What do Chameleons Eat? Diet & Nutritional Information

Chameleons are primarily insectivorous, which means they eat a wide variety of insects like flies, crickets, and grasshoppers. But they can also occasionally nibble on vegetation too.

In this article, we’ll delve into the nitty-gritty of a chameleon’s diet. We will explain their diet in the wild and what you should feed them in captivity. We’ll also touch on the eating habits across different life stages of a chameleon and how to ensure they have sufficient water intake.

Chameleon Diet in the Wild

In the wild, chameleons are primarily insectivorous – meaning, their diet mainly consists of insects. Their favorite delicacies in the wild include a variety of creepy crawlies like crickets, grasshoppers, and even the occasional spider.

Chameleons use their highly specialized tongue to capture their prey. This tongue can be up to twice the length of their body (excluding the tail), and they can shoot it out with incredible precision and speed to snatch up an unsuspecting insect.

While insects make up a large share of their diet, chameleons aren’t opposed to the occasional vegetarian meal. In the wild, they’ve been known to munch on tender leaves, succulent fruits, and even flowers. This usually happens when insects are scarce, or they need a little variation in their diet.

But here’s something you need to remember, Not all chameleons have the same diet. Depending on their size, species, and the specific environment they live in, their diet can differ. Larger species may even indulge in a little vertebrate snack, such as a small bird or a lizard. But for most of our little color-changing pals, insects are the mainstay of their menu.

What Do Chameleons Eat?


In captivity, we strive to mimic the chameleon’s natural diet as closely as possible. Here’s a breakdown of their core dietary components:

What Insects Can Chameleons Eat?

Insects should make up a large share of a chameleon’s diet. Here are some bugs that your chameleon will enjoy, alongside the nutritional benefits they bring:

  • Crickets: These are a staple in the chameleon diet, packed with essential nutrients.
  • Mealworms: They’re high in protein but should be fed sparingly due to their hard outer shell.
  • Roaches: Nutritious and liked by chameleons, but not everyone’s favourite to handle!
  • Silkworms: High in protein, calcium, and low in fat—a great treat for your chameleon.
  • Waxworms: They’re fatty, so feed sparingly—perfect for an occasional treat.

Each insect offers its unique nutritional profile, so remember—variety is key!

The insects feeding schedule for a pet chameleon is pretty straightforward. Adult chameleons should be fed a handful of insects every other day, while younger ones need daily feeding. Here’s a simple feeding table to help:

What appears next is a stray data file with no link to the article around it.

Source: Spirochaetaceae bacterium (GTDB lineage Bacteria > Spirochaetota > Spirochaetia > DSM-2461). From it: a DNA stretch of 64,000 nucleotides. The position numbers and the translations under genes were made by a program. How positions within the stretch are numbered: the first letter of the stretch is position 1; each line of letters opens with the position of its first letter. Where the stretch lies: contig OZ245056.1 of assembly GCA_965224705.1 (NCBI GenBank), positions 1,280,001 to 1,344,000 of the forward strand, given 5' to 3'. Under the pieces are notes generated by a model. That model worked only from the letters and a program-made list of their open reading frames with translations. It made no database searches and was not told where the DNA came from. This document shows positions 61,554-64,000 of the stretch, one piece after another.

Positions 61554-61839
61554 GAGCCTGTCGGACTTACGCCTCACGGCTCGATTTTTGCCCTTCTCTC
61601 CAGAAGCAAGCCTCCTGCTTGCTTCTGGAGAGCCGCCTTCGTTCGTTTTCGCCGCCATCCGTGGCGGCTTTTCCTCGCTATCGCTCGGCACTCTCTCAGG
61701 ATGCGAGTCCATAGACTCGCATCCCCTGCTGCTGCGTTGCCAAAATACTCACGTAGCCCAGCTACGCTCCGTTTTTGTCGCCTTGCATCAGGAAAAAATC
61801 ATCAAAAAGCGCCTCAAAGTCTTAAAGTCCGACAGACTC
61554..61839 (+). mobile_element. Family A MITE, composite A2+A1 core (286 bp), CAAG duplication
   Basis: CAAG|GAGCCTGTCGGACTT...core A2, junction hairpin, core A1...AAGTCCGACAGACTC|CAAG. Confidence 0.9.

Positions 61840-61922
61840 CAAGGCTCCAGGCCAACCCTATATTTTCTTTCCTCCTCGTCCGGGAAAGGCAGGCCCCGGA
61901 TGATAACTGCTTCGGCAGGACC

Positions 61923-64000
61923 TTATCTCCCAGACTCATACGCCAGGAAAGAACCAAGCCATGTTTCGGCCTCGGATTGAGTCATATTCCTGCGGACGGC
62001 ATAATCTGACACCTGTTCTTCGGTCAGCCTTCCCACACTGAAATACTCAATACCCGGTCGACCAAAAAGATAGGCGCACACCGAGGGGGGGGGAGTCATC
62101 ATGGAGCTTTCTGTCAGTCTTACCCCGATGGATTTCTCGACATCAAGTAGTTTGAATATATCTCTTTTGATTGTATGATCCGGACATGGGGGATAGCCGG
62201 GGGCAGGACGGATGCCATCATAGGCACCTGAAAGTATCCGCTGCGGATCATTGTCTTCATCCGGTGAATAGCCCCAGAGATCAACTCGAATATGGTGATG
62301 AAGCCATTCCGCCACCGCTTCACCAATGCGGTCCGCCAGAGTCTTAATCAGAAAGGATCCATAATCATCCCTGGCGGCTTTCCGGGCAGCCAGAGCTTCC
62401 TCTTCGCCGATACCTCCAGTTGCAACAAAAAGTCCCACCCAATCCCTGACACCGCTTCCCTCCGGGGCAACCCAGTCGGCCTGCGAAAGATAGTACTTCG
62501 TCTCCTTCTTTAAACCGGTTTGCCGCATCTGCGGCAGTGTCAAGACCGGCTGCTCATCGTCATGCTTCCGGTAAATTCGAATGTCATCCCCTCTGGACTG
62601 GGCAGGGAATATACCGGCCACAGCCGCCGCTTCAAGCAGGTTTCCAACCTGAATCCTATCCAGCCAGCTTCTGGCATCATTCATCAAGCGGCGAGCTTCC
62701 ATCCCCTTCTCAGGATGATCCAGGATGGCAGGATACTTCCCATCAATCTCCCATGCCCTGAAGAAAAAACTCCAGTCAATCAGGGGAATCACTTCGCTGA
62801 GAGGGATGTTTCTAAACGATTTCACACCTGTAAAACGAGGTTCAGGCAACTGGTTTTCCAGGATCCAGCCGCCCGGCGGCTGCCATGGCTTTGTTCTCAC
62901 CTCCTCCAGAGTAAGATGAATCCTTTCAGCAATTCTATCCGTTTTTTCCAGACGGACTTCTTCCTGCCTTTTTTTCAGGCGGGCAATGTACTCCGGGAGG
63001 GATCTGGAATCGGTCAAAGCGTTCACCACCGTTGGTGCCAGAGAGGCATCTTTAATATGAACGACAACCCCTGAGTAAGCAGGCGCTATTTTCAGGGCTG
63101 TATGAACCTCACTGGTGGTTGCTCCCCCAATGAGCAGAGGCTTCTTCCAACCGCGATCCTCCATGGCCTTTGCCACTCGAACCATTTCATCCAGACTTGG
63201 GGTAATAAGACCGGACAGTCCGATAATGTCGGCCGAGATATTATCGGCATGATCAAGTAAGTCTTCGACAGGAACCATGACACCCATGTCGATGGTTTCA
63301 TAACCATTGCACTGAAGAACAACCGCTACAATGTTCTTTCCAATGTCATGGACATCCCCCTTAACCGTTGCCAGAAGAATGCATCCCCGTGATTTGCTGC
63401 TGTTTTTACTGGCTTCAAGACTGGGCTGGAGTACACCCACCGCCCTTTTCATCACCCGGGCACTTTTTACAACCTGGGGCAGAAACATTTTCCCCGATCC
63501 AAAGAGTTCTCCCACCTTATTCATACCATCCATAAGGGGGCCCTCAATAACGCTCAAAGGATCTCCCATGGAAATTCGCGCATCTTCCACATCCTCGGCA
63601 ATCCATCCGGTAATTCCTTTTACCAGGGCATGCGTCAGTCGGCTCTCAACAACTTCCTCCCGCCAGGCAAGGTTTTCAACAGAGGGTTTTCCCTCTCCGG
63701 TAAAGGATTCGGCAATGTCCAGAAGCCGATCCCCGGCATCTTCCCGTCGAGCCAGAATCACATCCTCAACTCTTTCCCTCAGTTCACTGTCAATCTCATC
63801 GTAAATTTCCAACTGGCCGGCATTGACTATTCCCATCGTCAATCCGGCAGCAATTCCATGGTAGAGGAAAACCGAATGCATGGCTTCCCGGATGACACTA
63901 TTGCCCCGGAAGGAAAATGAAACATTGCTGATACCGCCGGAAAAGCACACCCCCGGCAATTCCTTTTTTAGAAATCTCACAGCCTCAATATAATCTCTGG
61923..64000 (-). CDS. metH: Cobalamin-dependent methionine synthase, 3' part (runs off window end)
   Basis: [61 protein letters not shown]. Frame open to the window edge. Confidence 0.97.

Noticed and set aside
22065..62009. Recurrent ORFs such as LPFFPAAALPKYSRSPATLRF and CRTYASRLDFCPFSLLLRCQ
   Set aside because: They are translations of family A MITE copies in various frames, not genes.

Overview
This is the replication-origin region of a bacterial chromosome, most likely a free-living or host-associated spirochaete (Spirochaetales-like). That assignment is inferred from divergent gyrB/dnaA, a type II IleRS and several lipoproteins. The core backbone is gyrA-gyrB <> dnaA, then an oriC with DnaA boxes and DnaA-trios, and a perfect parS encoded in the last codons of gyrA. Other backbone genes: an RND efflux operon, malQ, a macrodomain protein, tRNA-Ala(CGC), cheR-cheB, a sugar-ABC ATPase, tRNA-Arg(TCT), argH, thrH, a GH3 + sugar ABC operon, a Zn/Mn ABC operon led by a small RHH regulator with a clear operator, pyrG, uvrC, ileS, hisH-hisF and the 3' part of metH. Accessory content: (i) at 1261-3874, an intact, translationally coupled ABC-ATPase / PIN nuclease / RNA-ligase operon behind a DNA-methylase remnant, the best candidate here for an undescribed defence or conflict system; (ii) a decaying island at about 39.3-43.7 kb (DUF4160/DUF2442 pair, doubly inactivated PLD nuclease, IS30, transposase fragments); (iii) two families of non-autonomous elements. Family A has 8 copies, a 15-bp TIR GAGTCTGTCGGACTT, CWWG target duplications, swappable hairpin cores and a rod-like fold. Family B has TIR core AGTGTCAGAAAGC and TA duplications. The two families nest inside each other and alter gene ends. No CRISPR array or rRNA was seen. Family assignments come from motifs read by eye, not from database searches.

BabyDaily10-15 small insects
JuvenileDaily12-20 medium insects
AdultEvery 2 days10-12 large insects

What Veggies Can a Chameleon Eat?

Though chameleons are mostly insectivorous, they sometimes munch on vegetation. You might catch them nibbling on leaves or flowers in their enclosure. Some safe veggies include:

  • Spinach: It’s packed with nutrients but should be offered sparingly due to high oxalate levels.
  • Kale: A nutrient-dense leafy green but similar to spinach, should be fed in moderation.
  • Bell peppers: These are vitamin C powerhouses.

Remember, variety is key when it comes to feeding your chameleon veggies. A mixed bowl of these goodies will ensure they’re getting a balanced spread of nutrients.

As for how much and how often to feed your chameleon these veggies, it depends on their age and overall health. Adult chameleons enjoy a veggie treat a couple of times a week, while younger ones might prefer a few nibbles daily.

Here’s a quick reference table to help you get the hang of it:

Chameleon’s AgeFrequency of Veggie MealsQuantity of Each Serving
BabyDaily1-2 bites
JuvenileEvery other day3-4 bites
AdultTwice a week5-6 bites

What Fruits Can a Chameleon Eat?

Chameleons aren’t huge fruit fans, like some other pets, but they do enjoy a sweet bite now and then. Fruits should make a minor portion of your chameleon’s diet.

Fruits should be treated as an occasional snack, making up no more than 10% of the total diet. You can offer:

  • Apples: Besides being easily available, apples are packed with essential vitamins like Vitamin C. Remember to remove the seeds and peel them to ensure your chameleon doesn’t choke.
  • Pears: Just like apples, pears need to be peeled and de-seeded. They’re a great source of fiber and vitamin C.
  • Berries: Berries such as blueberries, raspberries, and strawberries are a chameleon favorite, not to mention they’re chock full of antioxidants.
  • Mango: It’s high in vitamin C but remember to peel and deseed.
  • Bananas: High in potassium and vitamin C, bananas are a delicious treat. However, due to their high sugar content, they should be given sparingly.

Ensure fruits and veggies are chopped into bite-sized pieces to prevent choking.